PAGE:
February 9, 2024
Apple has released MGIE, an open-source AI model that edits images using natural language instructions. MGIE, short for MLLM-Guided Image Editing, can also modify and optimize images. Developed in conjunction with University of California Santa Barbara, MGIE is Apple’s first AI model. The multimodal MGIE, which understands text and image input, also crops, resizes, flips, and adds filters based on text instructions using what Apple says is an easier instruction set than other AI editing programs, and is simpler and faster than learning a traditional program, like Apple’s own Final Cut Pro.
MGIE was first revealed in an academic paper issued in September, but the researchers published a revised version preparatory to a presentation at the International Conference on Learning Representations (ICLR), a prestigious gathering focused on AI and deep learning that runs May 7-11 in Austria.
SiliconANGLE explains that while there are many language-based AI editing programs available, most require the detailed descriptions of changes they need to execute an edit reliably.
“In practice, however, users often enter only brief instructions, which limits the usefulness of AI-powered image editing tools,” SiliconANGLE explains, noting that “MGIE system aims to address that limitation,” and “can reliably edit an image even if the user describes the changes to be made in only a few words.”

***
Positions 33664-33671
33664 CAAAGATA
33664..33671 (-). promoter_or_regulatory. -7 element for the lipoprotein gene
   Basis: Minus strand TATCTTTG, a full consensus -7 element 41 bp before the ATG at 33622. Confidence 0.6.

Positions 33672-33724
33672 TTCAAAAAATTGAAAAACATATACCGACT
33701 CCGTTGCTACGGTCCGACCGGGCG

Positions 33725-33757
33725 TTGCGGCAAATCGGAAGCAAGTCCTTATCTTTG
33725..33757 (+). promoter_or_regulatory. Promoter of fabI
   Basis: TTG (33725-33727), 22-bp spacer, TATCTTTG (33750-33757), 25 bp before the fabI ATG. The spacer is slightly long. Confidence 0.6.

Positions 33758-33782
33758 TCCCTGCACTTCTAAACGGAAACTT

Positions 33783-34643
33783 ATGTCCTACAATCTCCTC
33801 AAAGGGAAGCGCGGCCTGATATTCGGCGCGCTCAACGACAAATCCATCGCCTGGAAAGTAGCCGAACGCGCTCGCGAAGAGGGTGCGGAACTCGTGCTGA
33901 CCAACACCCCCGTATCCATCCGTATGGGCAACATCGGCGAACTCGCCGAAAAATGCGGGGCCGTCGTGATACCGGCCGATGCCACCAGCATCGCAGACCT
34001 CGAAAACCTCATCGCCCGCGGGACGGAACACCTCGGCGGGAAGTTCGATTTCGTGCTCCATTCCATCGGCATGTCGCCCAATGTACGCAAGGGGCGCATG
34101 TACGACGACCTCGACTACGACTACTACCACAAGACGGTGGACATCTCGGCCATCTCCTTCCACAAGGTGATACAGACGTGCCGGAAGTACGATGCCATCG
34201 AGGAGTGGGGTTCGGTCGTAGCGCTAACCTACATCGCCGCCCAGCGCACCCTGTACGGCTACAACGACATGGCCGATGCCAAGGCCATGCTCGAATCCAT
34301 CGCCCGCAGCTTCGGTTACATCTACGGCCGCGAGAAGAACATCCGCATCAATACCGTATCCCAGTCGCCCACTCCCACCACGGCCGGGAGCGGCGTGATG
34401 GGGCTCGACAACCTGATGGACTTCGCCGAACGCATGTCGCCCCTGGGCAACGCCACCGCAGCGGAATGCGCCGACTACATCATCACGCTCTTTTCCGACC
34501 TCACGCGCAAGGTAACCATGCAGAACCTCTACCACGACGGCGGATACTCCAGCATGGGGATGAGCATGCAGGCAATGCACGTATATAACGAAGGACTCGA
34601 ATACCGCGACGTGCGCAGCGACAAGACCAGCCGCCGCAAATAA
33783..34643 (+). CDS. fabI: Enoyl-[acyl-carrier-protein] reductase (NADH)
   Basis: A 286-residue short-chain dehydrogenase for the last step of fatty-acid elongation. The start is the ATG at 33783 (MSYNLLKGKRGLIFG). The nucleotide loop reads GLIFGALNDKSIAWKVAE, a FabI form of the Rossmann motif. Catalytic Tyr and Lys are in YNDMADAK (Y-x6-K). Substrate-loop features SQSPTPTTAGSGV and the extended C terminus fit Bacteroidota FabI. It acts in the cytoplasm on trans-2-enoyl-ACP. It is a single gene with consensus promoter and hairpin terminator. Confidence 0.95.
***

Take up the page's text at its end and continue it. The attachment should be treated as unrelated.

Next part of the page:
MGIE accomplishes the feat through its mash-up of “standard image editing AI with a large language model,” per SiliconANGLE.
MGIE uses MLLMs in image editing in two ways, explains VentureBeat: It uses MLLMs to expand on user instructions, taking them from general to specific. “For example, given the input ‘make the sky more blue,’ MGIE can produce the instruction ‘increase the saturation of the sky region by 20 percent.’” The result is MGIE’s effectiveness at improving automatic metrics as they relate to human expression while keeping inference fast and accurate.
“Instead of brief but ambiguous guidance, MGIE derives explicit visual-aware intention and leads to reasonable image editing,” the paper states, adding that the developers believe “the MLLM-guided framework can contribute to future vision-and-language research.”
Apple made the open-source MGIE “available through GitHub for download, but it also released a web demo on Hugging Face Spaces,” according to The Verge, which notes that “the company did not say what its plans for the model are beyond research.”